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I have my views and you have yours, so I ask a question, what was the average sea level in Athens, Greece 2,720 years ago? What was the average sea level in ancient Rome 2,420 years ago? https://en.wikipedia.org/wiki/History_of_theatre

Ancient towns have been found that were built thousands of years ago when the towns were above sea level. My bet is the average sea level was at its lowers 2,720 years ago when most of the planet was covered in ice. The sea will continue to rise until the ice caps melt.

Will New York be under water then? When the caps/glaciers melt, what will the average world sea level be considering the volume of the known ice caps/glacier smelt?

At the rising rate of the seas, when will New York, Miami, and other coastal lined cities be underwater---- Anyone care to calculate the year when NY will be completely submerged? https://www.nationalgeographic.com/news/2010/3/100304-snowball-earth-ice-global-warming/

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  • $\begingroup$ Where I live the 100 year flood lines are published on the internet for insurance purposes. Can the sea level be determined when the ice caps/glaciers melt? $\endgroup$ – farsideofourmoon Jun 7 at 17:36
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    $\begingroup$ Hi. Unfortunately, some of your assumptions are wrong. "most of the planet" was most decidedly NOT covered in ice a mere 2720 years ago; you have to go back another 7000 years or so, and even then the ice cover was less than half of the planet's surface. $\endgroup$ – Spencer Jun 7 at 17:47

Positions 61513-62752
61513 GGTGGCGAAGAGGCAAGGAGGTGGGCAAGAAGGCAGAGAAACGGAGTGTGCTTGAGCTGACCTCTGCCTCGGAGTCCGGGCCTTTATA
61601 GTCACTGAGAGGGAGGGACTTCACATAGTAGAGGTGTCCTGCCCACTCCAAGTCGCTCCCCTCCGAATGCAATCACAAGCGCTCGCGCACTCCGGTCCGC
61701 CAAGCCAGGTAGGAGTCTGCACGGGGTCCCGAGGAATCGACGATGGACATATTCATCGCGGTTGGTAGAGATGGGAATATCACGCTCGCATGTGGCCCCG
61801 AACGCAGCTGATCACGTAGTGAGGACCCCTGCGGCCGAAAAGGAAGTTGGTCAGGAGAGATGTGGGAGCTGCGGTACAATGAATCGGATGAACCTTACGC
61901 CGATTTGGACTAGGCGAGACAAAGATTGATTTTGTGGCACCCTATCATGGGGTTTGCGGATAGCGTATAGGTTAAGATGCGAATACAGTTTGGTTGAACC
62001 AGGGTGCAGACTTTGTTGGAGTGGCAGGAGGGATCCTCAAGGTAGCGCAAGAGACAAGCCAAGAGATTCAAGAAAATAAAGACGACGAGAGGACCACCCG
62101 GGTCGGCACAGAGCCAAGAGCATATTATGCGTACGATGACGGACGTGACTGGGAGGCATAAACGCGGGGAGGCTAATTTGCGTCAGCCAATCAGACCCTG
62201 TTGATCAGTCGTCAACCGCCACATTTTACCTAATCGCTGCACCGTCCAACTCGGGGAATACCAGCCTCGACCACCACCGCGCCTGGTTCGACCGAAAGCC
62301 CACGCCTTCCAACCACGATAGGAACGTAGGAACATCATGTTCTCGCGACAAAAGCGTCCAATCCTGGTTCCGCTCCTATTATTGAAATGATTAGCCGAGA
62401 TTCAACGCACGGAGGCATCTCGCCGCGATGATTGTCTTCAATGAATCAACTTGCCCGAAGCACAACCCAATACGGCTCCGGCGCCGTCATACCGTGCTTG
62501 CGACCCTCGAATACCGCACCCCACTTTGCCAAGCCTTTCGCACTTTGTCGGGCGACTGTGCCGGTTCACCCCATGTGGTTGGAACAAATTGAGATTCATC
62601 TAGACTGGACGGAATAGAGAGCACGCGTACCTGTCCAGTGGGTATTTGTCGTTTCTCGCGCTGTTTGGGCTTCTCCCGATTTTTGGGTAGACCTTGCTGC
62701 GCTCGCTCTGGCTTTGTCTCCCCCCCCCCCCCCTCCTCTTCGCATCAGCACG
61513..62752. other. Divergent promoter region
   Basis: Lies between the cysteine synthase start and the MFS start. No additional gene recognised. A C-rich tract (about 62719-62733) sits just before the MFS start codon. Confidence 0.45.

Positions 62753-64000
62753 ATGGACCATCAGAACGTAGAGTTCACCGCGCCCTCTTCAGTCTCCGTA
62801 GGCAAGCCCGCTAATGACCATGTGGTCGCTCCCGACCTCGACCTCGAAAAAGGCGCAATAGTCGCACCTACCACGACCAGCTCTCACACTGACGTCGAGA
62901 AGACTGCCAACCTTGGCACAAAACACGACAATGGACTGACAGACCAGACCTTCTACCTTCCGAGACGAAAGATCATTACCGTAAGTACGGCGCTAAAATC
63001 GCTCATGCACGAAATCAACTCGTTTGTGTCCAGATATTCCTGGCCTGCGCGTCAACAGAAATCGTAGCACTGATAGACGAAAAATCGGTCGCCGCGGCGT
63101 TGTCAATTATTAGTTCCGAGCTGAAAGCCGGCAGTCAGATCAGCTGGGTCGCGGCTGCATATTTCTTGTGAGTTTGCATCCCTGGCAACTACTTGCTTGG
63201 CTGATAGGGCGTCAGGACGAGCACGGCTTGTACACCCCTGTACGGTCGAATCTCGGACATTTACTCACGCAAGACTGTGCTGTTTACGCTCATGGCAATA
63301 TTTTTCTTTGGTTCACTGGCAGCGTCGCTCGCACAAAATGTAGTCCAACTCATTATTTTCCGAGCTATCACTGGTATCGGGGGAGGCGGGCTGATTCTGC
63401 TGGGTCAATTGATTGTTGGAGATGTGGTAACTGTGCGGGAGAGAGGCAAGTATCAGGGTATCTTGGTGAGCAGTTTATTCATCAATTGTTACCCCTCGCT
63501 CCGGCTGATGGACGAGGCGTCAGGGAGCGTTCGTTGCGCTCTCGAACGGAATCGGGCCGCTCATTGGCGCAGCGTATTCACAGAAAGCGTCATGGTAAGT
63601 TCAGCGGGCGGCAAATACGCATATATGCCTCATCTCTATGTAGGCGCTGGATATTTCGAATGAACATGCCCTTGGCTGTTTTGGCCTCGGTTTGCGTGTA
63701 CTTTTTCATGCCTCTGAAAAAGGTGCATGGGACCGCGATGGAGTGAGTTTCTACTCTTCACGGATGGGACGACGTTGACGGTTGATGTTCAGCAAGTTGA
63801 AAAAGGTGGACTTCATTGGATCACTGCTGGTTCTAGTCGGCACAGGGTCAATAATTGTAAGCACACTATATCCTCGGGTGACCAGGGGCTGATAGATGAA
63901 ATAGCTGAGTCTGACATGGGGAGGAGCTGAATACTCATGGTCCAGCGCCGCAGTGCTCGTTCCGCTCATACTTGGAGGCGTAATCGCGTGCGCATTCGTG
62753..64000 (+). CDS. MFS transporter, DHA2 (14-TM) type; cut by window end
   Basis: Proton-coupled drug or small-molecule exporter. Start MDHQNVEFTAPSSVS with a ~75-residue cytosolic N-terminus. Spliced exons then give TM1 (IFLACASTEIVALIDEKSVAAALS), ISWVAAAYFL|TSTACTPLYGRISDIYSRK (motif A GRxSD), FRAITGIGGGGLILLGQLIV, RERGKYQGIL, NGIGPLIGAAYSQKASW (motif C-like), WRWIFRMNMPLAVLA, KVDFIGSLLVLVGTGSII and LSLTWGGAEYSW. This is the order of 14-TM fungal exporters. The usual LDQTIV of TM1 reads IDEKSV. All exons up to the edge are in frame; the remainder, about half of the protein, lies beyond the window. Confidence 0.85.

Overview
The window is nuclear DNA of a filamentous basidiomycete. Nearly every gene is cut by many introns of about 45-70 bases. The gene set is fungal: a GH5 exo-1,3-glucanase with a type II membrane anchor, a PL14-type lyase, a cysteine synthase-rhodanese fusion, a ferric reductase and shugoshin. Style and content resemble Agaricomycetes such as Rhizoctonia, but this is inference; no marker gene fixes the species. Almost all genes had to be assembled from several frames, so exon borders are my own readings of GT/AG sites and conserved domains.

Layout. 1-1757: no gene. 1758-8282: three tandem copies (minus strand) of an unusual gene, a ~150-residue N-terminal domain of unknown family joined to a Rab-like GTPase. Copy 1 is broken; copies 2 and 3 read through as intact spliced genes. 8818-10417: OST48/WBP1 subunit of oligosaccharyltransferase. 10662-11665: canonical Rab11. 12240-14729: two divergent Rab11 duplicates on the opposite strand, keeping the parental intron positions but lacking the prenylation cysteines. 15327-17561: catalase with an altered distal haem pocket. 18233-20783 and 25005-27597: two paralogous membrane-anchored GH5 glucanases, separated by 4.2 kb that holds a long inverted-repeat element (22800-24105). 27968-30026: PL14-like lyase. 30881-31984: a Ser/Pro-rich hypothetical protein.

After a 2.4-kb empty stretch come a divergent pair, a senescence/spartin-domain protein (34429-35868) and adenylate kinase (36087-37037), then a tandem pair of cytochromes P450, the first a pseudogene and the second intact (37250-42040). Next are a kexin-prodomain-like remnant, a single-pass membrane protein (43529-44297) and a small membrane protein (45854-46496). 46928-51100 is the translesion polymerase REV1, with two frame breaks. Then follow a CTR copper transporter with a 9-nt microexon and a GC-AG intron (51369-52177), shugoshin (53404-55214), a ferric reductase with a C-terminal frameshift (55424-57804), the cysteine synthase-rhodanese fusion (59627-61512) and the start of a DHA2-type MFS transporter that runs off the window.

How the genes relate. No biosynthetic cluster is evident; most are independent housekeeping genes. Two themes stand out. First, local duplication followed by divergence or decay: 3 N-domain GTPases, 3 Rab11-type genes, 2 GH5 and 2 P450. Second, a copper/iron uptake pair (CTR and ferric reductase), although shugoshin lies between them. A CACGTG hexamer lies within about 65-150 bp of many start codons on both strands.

• $\begingroup$ If you approach the question correctly, it's an interesting question to ask, but it's not a simple matter of calculating how far the bathtub will fill if you put more water it -- there are other factors such as thermal expansion, isostasy, and even plate tectonics to consider. $\endgroup$ – Spencer Jun 7 at 17:52
  • $\begingroup$ There's also no guarantee, even given anthropogenic climate change, that ALL of the polar ice will melt. $\endgroup$ – Spencer Jun 7 at 17:53
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    $\begingroup$ Without links, but can easily be researched: global sea level ~2,700BP was silghtly higher (a few decimeters) than today, because climate (holocene climatic optimum can be searched). 7kyBP it was ~1.4m higher than today. When Antarctica melts, sea level rises by 60m. Greenland contributes 6m (I believe, check), the rest a few decimeters. During the last glacial maximum ~20kyBPit was ~130m lower than today. On geological scales, sea level varies by several hundred meters. $\endgroup$ – user20217 Jun 7 at 18:20